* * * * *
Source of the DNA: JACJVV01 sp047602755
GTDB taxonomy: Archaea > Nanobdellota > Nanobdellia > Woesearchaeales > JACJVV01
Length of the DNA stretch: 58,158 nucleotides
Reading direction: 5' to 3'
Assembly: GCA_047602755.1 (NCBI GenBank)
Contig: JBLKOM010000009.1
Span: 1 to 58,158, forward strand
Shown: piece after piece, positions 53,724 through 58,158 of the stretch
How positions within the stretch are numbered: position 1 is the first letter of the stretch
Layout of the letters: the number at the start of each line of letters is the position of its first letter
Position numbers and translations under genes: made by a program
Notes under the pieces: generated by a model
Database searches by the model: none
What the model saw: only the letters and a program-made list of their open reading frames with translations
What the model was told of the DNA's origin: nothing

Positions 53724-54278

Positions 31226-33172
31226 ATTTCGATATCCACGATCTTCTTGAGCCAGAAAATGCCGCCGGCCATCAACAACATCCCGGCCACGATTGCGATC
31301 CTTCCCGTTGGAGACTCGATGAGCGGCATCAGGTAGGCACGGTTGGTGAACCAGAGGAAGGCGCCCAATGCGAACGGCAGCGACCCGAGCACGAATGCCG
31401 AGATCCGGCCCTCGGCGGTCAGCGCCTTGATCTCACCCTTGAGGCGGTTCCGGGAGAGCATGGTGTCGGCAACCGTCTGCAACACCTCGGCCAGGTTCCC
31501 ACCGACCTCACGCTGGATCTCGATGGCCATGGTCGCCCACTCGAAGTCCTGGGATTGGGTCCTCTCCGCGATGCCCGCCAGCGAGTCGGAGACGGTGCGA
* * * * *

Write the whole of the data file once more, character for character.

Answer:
Source of the DNA: JACJVV01 sp047602755
GTDB taxonomy: Archaea > Nanobdellota > Nanobdellia > Woesearchaeales > JACJVV01
Length of the DNA stretch: 58,158 nucleotides
Reading direction: 5' to 3'
Assembly: GCA_047602755.1 (NCBI GenBank)
Contig: JBLKOM010000009.1
Span: 1 to 58,158, forward strand
Shown: piece after piece, positions 53,724 through 58,158 of the stretch
How positions within the stretch are numbered: position 1 is the first letter of the stretch
Layout of the letters: the number at the start of each line of letters is the position of its first letter
Position numbers and translations under genes: made by a program
Notes under the pieces: generated by a model
Database searches by the model: none
What the model saw: only the letters and a program-made list of their open reading frames with translations
What the model was told of the DNA's origin: nothing

Positions 53724-54278

Positions 31226-33172
31226 ATTTCGATATCCACGATCTTCTTGAGCCAGAAAATGCCGCCGGCCATCAACAACATCCCGGCCACGATTGCGATC
31301 CTTCCCGTTGGAGACTCGATGAGCGGCATCAGGTAGGCACGGTTGGTGAACCAGAGGAAGGCGCCCAATGCGAACGGCAGCGACCCGAGCACGAATGCCG
31401 AGATCCGGCCCTCGGCGGTCAGCGCCTTGATCTCACCCTTGAGGCGGTTCCGGGAGAGCATGGTGTCGGCAACCGTCTGCAACACCTCGGCCAGGTTCCC
31501 ACCGACCTCACGCTGGATCTCGATGGCCATGGTCGCCCACTCGAAGTCCTGGGATTGGGTCCTCTCCGCGATGCCCGCCAGCGAGTCGGAGACGGTGCGA